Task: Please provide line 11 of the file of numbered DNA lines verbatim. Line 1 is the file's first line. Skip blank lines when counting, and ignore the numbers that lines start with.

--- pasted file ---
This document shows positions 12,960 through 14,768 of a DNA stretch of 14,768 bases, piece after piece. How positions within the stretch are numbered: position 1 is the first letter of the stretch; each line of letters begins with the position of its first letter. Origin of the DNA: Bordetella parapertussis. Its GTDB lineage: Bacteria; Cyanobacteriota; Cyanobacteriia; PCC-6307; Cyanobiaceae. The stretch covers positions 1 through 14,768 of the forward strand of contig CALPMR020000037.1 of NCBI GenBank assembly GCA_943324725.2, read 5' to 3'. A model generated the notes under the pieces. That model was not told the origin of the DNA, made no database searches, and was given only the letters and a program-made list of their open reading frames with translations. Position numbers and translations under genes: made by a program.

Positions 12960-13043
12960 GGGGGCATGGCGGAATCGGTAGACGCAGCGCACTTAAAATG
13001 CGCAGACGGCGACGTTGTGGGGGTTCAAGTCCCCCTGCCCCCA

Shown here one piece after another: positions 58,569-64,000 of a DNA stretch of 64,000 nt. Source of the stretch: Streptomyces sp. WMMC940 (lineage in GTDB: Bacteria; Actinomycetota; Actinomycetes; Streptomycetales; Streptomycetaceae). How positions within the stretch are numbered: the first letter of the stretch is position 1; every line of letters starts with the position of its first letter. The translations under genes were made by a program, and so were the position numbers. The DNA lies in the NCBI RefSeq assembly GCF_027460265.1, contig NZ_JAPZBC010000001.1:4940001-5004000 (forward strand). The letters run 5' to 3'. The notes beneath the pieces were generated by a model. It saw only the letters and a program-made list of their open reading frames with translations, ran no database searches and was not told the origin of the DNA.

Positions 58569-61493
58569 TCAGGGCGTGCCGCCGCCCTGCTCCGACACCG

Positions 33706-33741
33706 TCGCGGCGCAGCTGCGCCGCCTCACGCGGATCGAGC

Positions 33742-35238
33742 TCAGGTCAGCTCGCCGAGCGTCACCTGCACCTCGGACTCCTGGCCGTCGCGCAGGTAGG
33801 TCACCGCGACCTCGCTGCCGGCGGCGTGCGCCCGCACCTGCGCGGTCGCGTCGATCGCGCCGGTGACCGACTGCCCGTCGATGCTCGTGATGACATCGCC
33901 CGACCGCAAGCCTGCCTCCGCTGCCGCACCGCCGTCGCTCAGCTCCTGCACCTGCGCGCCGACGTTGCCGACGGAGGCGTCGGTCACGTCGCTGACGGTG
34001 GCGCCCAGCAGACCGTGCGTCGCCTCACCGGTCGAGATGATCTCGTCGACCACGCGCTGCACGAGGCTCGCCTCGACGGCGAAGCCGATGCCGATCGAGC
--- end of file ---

33742 TCAGGTCAGCTCGCCGAGCGTCACCTGCACCTCGGACTCCTGGCCGTCGCGCAGGTAGG